Author: S Irfan HabibPublisher: HarperCollinsYear: 2012Language: EnglishPages: 192ISBN/UPC (if available): 9789350293751
While Europe was still stuck in the Dark Ages, scientists in the Islamic world were tranlsating Aristotle, and making huge strides in astronomy, mathematics and philosophy. Two thousand years later, the idea of 'scientific progress' seems to be locked in a hopeless war with Islam. When and how did Islam lose its enthusiasm for the workings of the natural world?S. Irfan Habib, one of the country's foremost historians, traces teh trajectomy of how 'mainstream' Islam came to question modern science - beginning with the reformers of the nineteenth century and ending with present-day idealogoues. Through the lives of famous men like Sir Syed Ahmed Khan and Maulana Abdul Kalam Azad, he demonstrates that the modern-day promulagtion of Islam and its followers as 'anti-modern' and 'anti-science' is a myth that leads, quite literally, to explosives consequences. Habib also channels his scholarship to both history and Islam to question the controversial idea of 'Islamic science' as a category distinct from 'modern', 'Eurocentric' science.In an engaging, easy style that belies the weightiness of the questions it seeks to answer, Jihad or Itijihad challenges both stereotypes and propaganda. This book places in perspective the relationship between Islam and science today.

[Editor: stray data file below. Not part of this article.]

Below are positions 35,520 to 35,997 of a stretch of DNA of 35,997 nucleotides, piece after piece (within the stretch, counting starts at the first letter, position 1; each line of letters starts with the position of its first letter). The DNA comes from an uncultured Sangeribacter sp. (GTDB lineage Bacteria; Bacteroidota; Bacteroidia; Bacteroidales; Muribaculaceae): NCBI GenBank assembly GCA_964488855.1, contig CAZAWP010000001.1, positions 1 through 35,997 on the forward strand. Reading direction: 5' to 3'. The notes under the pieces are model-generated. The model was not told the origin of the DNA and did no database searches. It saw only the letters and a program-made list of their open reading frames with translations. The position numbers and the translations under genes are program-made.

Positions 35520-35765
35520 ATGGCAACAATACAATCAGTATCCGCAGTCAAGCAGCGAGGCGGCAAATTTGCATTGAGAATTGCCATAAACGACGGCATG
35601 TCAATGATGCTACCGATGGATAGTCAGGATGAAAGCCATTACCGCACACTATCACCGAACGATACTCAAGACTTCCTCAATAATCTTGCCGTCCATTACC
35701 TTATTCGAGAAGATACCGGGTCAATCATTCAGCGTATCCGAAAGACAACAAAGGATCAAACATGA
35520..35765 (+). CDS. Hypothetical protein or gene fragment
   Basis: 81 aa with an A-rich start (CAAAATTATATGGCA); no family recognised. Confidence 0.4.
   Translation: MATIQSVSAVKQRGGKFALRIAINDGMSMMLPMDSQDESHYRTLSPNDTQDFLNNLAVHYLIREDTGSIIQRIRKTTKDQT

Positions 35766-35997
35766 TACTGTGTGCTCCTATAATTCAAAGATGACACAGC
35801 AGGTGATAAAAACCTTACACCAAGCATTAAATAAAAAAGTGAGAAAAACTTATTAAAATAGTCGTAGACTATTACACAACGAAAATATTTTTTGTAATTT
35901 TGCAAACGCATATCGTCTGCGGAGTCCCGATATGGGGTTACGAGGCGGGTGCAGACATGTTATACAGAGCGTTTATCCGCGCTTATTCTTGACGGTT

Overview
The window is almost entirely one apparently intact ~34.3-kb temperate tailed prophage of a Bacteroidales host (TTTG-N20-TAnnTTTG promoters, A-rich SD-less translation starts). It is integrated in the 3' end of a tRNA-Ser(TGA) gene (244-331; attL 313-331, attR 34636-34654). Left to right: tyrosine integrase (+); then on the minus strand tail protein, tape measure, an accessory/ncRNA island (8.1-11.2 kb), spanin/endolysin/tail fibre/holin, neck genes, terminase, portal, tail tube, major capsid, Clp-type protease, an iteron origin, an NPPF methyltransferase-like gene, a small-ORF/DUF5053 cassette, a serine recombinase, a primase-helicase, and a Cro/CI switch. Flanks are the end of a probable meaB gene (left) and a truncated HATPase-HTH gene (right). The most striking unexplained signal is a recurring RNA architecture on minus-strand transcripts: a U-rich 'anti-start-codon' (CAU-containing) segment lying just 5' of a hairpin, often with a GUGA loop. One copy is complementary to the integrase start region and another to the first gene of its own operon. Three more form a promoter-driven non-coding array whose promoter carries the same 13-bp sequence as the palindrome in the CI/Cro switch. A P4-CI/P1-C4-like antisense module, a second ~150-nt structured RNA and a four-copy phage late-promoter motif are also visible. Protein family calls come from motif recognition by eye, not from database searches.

Preface Acknowledgements1. Introduction – Heterogeneity and Early Science in Islam2. Reconciling Science with Islam in the Nineteenth Century3. What is ‘Islamic’ in Islamic Science ? – Some Insights from Nineteenth-Century India4. Modern Science and Islamic Essentialism5. Maulana Abul Kalam Azad – Striving for a Composite and Pluralist India6. Conclusion – Articulating for Islamic Science : An essentialist ProjectNotesBibliographyIndex